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The Little Black Boy - review.

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Introduction

~Tara Lyn Dobie, NE4~ My mother bore me in the southern wild, And I am black, but O! my soul is white; The little black boy has internalised conventional messages about black and white. The second line indicates that he has learned society's message that white means good and innocent. White as an angel is the English child, But I am black as if bereav'd of light. The third and fourth lines re-instate that he shares society's view that it is heavenly to be white; angels are close to god. Her feels like he has been given a harder lot in life in being black, that he has been denied the light of God. My mother taught me underneath a tree And sitting down before the heat of day, She took me on her lap and kissed me, And pointing to the east began to say: The illustration from the first plate shows the African mother explaining to her son, presumably already a slave; it is of innocence. The mother teaches the son to look ahead to a world to come rather than trying to transform this world through vision. ...read more.

Middle

they look forward to the infinity in the future and divinity in the mysterious God who exists, what seems, light years away. The child accepts his mother's argument that earthly life is a life of acute suffering. Nonetheless, the mother's lesson to her son is different from what her son learns. He prophesises a time of harmony, when the spiritually superior black boy will have taught the white boy the ways of spiritual love. Blake systematically presents the speech of children as being characterised by compiled conjunctions. The mother and child in "The Little Black Boy" use just such speech, implicating both mother and son in using childish language to construct a wilfully, wishfully alternative version of reality. The understanding that Blake advocates here is extremely hopeful and is wholly an acceptance based in the heavenly sphere: only "When I from black and he from white cloud free." Even the little boy listening to his mother seems to recognise that only in heaven, only "when our souls have learned the heat to bear" and God lets "the cloud" "vanish" will this sort of equality take place. ...read more.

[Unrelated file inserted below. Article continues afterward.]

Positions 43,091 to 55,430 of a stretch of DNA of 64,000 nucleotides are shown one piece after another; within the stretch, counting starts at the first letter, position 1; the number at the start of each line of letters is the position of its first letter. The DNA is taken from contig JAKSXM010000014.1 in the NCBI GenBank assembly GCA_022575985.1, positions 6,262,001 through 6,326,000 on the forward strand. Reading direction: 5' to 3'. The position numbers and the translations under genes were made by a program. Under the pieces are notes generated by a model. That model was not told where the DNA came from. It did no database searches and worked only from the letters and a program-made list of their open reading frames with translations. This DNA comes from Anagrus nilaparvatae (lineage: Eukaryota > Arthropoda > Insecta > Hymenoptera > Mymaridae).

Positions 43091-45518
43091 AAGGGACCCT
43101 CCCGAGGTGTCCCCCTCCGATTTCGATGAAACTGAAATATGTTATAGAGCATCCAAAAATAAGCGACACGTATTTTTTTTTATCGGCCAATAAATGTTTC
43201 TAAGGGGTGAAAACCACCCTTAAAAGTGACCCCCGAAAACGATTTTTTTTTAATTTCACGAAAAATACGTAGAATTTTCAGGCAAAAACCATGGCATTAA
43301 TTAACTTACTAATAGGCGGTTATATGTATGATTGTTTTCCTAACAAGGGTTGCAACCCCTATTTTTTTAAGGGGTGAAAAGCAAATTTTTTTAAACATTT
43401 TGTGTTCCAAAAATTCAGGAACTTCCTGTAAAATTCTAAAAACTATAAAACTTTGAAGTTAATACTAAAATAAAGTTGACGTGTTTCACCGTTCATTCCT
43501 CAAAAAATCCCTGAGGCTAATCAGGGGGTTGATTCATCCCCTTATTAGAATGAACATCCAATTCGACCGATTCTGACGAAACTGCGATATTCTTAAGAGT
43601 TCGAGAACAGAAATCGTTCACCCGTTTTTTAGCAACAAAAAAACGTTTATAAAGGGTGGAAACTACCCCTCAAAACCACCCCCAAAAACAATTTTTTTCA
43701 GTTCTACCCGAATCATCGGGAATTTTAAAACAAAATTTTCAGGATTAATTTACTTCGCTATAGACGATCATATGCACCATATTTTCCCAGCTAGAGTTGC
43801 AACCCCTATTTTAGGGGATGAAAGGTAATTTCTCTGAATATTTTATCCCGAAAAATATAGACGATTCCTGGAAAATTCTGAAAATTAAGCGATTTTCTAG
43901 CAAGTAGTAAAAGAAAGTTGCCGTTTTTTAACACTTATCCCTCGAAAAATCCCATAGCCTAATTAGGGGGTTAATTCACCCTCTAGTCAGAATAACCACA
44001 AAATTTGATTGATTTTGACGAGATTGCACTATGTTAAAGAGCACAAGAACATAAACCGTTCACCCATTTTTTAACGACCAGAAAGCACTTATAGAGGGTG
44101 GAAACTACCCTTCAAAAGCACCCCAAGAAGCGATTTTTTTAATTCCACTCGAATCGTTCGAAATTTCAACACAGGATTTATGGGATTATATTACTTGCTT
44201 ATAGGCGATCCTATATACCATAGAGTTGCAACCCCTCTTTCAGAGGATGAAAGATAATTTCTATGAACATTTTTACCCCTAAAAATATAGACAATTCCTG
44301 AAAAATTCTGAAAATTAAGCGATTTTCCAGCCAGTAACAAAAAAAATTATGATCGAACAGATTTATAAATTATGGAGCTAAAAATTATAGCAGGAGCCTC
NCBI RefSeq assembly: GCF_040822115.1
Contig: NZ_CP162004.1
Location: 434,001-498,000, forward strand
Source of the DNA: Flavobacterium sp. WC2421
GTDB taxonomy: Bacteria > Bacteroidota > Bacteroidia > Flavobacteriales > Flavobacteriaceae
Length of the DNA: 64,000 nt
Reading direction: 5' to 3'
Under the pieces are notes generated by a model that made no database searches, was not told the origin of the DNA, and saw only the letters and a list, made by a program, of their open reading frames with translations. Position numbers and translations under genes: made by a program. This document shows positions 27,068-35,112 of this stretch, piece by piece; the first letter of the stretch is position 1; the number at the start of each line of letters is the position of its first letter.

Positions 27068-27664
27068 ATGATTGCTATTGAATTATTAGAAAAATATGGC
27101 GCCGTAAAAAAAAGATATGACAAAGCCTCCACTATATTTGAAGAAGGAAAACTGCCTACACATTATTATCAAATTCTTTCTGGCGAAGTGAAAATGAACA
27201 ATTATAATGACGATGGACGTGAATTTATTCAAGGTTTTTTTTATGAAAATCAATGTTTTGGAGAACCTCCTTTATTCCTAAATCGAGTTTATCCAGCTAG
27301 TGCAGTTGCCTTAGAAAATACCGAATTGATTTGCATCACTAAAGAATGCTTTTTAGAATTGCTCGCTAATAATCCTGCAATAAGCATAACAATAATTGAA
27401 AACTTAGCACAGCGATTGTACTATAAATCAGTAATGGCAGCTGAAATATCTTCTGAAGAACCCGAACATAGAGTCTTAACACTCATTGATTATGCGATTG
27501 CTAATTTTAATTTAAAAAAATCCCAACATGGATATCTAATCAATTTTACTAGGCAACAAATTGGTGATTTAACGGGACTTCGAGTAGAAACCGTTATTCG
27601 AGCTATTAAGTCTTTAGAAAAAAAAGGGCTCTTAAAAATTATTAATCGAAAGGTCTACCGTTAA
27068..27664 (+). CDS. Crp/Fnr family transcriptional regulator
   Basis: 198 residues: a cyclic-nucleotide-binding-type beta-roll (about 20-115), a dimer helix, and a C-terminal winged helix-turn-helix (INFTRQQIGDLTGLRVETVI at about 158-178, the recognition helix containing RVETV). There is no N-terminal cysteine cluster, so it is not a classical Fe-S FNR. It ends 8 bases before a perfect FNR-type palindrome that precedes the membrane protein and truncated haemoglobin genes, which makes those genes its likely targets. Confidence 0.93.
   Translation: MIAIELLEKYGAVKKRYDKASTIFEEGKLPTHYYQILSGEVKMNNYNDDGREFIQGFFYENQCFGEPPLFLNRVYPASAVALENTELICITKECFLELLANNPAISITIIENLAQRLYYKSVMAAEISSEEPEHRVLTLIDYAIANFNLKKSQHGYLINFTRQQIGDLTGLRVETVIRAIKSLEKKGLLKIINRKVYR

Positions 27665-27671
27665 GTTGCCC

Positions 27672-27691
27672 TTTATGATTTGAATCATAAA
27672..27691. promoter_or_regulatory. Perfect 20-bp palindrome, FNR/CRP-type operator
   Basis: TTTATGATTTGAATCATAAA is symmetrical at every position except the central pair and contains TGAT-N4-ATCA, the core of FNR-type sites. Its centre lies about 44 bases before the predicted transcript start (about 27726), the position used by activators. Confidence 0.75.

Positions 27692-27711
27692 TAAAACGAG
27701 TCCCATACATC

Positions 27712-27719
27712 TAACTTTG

Conclusion

And don't these lines present a picture of God's love as 'conditional' (he will love me when I am like him, i.e. white) rather than unconditional? And what of the fact that the illustration seems to contrast with the words of the poem - the two boys seem to have different coloured skin even in heaven, and only the white boy seems close enough to stroke God's hair? The first plate illustrates the state of innocence, the second, of experience. The characteristics of the second plate's drawings are found nowhere else in the Songs of Innocence. For example, the rooted tree and muddy water which is said to represent repression and man's fallen state respectively. The Christ figure, which has been identified as the 'Creeping Jesus', is the Christ of the church, of institutionalised religion. Some believe "The Little Black Boy" proves Blake to be a racist. Are we to infer that he thought the black or white race superior? Either inference can be forced out of the details of the picture and poem. The poem to most appears to be a simple piece, free from any anxiety or tension, that of innocence, but with further study one realises that it is indeed a complex work resistant to definite interpretation. ...read more.

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